On Black Friday, Kentuckians headed to stores to purchase the typical tablets, televisions and toys.
But for some, firearms were the hot item.
On that single day, more than 13,000 firearm background checks were processed in Kentucky, according to data from the Federal Bureau of Investigation. That’s just a small sample of the number of background checks conducted for the purpose of selling firearms in the state.
Kentucky leads the U.S. in background checks for firearms, according to FBI data. From January through November, 2.9 million firearm-related background checks were processed in the state through the system operated by the FBI, according to the agency’s data.
That’s more than Texas and California combined.
An FBI spokesman said Kentucky runs a monthly background check on every holder of a concealed carry permit in the state. That is part of the reason the monthly number is so much higher than other states.
The background check system is a tool used by many gun dealers to determine if a potential buyer is eligible to purchase firearms or explosives, according to the FBI. It’s been the federally mandated protocol since the Brady Handgun Violence Prevention Act took effect in 1998.
The FBI keeps a tally of background checks conducted in each state and U.S. territory. Here’s how the states and territories stack up:
The Kentucky numbers are surprising even to Derrick Meyers, the owner of River City Firearms, a Louisville gun shop. Meyers has been in the gun retail business for about five years and says business is booming.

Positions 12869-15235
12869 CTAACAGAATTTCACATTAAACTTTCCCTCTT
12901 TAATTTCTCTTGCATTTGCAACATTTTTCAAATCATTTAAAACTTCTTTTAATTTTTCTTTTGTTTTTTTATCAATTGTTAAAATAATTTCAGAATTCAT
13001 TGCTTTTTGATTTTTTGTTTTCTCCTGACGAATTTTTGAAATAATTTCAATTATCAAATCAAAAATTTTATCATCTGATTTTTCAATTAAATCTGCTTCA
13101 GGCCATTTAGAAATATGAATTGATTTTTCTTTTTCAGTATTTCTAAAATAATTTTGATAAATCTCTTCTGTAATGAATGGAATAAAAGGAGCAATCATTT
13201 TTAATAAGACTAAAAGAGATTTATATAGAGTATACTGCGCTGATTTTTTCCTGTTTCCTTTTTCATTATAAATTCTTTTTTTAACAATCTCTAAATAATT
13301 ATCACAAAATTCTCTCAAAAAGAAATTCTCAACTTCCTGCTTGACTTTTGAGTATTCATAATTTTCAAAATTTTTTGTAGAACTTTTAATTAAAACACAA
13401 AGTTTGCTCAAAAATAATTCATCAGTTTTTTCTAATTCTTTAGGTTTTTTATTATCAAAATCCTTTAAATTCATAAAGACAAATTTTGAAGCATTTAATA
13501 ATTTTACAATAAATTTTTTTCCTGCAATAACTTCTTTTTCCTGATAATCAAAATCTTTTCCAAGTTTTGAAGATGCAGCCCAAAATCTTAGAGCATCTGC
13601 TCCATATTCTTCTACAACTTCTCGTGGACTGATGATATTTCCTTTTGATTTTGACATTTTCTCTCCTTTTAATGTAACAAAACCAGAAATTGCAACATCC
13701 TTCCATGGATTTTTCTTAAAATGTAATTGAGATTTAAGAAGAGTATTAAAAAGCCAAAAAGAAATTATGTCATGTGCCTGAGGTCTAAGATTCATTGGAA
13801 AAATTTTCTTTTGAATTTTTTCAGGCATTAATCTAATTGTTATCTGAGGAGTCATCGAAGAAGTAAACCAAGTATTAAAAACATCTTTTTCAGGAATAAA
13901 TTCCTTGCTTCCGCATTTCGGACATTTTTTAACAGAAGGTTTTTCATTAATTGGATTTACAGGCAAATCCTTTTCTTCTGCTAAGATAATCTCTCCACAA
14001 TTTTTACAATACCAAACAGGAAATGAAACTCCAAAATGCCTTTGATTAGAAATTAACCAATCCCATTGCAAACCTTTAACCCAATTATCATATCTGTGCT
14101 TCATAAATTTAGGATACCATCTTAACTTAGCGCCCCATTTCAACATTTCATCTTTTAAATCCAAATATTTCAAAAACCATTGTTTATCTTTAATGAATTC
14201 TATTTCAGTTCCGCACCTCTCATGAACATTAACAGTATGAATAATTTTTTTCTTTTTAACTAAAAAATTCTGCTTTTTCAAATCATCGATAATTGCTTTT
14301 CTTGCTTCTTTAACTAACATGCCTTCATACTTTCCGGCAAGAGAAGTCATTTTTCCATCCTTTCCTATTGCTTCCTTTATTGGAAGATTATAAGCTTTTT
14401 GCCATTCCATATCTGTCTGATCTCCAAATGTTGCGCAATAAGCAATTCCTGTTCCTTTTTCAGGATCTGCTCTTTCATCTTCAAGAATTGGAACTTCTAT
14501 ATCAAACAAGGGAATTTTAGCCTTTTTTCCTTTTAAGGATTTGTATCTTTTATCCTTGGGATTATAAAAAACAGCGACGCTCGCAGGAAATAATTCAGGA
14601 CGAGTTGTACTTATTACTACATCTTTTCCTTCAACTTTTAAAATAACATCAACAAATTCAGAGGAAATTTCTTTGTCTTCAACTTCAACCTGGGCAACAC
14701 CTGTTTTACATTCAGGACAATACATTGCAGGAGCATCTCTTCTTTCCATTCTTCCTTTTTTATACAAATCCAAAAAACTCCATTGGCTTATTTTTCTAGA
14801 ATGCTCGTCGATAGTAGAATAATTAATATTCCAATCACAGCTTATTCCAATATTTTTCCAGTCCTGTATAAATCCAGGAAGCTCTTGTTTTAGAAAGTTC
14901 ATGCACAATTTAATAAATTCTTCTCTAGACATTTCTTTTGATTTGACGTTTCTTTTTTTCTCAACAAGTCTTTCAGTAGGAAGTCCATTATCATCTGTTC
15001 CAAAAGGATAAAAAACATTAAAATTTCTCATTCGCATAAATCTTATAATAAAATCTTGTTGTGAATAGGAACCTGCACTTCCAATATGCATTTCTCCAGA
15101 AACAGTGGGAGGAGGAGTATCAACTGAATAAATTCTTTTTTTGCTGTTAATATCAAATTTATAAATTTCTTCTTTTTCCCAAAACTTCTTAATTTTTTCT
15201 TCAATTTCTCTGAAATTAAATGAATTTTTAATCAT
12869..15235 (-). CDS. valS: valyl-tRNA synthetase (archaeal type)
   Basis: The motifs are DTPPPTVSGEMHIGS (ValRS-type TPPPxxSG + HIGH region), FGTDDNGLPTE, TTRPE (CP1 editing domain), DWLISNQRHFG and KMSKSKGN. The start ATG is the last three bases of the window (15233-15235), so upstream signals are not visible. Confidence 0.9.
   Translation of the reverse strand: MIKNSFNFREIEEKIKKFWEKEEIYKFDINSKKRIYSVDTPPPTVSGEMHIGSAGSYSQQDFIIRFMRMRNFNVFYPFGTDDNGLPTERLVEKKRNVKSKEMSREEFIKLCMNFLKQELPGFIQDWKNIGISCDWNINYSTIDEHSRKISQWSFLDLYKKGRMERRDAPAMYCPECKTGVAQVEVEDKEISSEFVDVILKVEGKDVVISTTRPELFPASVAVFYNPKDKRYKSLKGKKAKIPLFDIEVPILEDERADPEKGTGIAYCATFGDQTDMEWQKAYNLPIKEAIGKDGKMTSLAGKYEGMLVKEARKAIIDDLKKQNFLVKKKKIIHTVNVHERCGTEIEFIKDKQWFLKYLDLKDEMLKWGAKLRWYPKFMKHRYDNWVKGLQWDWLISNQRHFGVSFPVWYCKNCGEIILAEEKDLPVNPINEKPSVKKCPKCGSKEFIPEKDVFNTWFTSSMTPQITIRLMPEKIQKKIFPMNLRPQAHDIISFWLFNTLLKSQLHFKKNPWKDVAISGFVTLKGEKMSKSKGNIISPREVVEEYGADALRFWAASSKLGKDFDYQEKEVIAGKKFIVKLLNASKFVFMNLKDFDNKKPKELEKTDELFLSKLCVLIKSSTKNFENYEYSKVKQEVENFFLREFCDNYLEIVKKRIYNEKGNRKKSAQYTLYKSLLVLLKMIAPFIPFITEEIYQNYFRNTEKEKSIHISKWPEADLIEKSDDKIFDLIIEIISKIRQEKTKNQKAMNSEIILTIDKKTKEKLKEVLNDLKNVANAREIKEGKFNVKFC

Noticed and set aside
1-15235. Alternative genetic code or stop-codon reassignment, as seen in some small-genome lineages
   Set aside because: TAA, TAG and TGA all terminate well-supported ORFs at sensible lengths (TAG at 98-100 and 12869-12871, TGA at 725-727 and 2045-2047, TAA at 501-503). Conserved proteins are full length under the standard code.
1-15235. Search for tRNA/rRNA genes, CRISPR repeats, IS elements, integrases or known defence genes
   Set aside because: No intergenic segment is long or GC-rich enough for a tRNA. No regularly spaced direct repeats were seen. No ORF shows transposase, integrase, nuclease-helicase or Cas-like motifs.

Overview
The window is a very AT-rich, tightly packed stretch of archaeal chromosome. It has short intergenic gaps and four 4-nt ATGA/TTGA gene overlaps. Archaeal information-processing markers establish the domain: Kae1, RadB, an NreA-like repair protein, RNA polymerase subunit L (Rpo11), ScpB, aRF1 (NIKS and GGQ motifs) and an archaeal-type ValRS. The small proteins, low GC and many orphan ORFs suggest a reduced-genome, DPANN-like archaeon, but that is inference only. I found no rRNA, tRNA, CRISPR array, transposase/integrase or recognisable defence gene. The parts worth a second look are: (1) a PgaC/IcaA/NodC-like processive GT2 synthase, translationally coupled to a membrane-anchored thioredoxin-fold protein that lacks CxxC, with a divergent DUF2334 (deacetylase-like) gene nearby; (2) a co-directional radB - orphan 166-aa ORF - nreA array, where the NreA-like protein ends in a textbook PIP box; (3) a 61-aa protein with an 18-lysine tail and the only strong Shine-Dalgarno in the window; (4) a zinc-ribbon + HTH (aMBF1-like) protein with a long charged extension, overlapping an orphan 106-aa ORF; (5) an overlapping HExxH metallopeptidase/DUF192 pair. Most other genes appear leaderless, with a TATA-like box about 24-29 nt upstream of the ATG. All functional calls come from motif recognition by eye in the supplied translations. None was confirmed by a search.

“Business is very, very good,” he said. “If you get any gun shop right now that tells you business isn’t good, they are lying to you.”
Meyers said he only conducts the background checks when a customer appears sure to purchase a firearm.
That may not be the case everywhere. A background check doesn’t always mean a sold firearm. The background check numbers do reflect, however, interest in purchasing a firearm. And they are widely used as a metric of gun sales.
The gun-control issue has again taken a main stage in political discussions, following the mass shooting on Wednesday in San Bernardino, Calif., that left 14 dead. The previous Friday, three people were shot dead in a mass shooting at a Planned Parenthood clinic in Colorado Springs.
The mass shootings this week happened far from Kentucky, but the state is no stranger to large-scale gun violence. Eighteen years ago this month, 14-year-old Michael Carneal opened fire at Heath High School in West Paducah. Three of Carneal’s classmates were killed, and five were injured — including Hollan Holm.
Holm, now an attorney in Louisville, suffered a head injury from a passing bullet. Doctors patched the wound with nine staples.
Holm said he tries not to carry the memory of the shooting with him, but it does surface occasionally, especially when mass shootings occur. The experience has given him a complex view on gun violence. He favors gun control, but he said there must also be greater access to mental health care.